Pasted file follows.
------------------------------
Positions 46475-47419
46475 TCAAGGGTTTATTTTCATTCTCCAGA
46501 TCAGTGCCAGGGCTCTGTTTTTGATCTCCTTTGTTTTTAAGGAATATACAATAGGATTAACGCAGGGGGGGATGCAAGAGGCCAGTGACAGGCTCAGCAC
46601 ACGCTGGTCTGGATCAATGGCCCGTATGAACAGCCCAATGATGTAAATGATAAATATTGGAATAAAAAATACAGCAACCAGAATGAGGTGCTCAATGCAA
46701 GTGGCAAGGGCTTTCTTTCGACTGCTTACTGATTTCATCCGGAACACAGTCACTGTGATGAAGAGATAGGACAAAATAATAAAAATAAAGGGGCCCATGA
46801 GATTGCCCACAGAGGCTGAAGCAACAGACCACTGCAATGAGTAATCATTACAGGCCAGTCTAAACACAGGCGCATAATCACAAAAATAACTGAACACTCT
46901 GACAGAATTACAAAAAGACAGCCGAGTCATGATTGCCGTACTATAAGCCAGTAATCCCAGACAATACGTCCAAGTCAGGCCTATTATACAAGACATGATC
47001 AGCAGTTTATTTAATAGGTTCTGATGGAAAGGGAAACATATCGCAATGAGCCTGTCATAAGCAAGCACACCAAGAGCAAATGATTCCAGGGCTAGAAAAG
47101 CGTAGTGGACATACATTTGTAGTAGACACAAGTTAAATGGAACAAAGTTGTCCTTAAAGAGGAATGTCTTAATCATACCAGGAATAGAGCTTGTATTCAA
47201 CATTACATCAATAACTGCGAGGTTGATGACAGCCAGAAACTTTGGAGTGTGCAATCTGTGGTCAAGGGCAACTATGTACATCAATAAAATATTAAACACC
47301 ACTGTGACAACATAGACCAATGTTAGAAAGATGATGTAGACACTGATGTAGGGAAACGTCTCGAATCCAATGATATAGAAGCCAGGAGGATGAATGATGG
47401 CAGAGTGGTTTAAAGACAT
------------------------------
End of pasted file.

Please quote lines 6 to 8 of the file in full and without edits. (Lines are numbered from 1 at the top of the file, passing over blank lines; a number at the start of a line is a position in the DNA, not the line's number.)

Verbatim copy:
46801 GATTGCCCACAGAGGCTGAAGCAACAGACCACTGCAATGAGTAATCATTACAGGCCAGTCTAAACACAGGCGCATAATCACAAAAATAACTGAACACTCT
46901 GACAGAATTACAAAAAGACAGCCGAGTCATGATTGCCGTACTATAAGCCAGTAATCCCAGACAATACGTCCAAGTCAGGCCTATTATACAAGACATGATC
47001 AGCAGTTTATTTAATAGGTTCTGATGGAAAGGGAAACATATCGCAATGAGCCTGTCATAAGCAAGCACACCAAGAGCAAATGATTCCAGGGCTAGAAAAG